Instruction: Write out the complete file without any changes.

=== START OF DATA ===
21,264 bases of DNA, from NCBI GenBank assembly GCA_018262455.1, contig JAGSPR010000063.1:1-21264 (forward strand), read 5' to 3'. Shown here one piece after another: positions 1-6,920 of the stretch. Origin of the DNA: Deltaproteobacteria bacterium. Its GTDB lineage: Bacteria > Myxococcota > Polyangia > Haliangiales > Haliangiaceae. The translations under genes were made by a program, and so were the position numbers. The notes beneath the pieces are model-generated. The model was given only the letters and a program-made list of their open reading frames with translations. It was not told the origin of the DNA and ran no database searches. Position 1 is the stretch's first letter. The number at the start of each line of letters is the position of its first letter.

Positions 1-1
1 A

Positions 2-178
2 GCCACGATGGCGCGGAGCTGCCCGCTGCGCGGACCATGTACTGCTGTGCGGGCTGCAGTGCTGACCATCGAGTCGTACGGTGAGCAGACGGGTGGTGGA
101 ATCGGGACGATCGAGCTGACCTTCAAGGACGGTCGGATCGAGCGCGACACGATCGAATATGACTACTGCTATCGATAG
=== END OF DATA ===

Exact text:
21,264 bases of DNA, from NCBI GenBank assembly GCA_018262455.1, contig JAGSPR010000063.1:1-21264 (forward strand), read 5' to 3'. Shown here one piece after another: positions 1-6,920 of the stretch. Origin of the DNA: Deltaproteobacteria bacterium. Its GTDB lineage: Bacteria > Myxococcota > Polyangia > Haliangiales > Haliangiaceae. The translations under genes were made by a program, and so were the position numbers. The notes beneath the pieces are model-generated. The model was given only the letters and a program-made list of their open reading frames with translations. It was not told the origin of the DNA and ran no database searches. Position 1 is the stretch's first letter. The number at the start of each line of letters is the position of its first letter.

Positions 1-1
1 A

Positions 2-178
2 GCCACGATGGCGCGGAGCTGCCCGCTGCGCGGACCATGTACTGCTGTGCGGGCTGCAGTGCTGACCATCGAGTCGTACGGTGAGCAGACGGGTGGTGGA
101 ATCGGGACGATCGAGCTGACCTTCAAGGACGGTCGGATCGAGCGCGACACGATCGAATATGACTACTGCTATCGATAG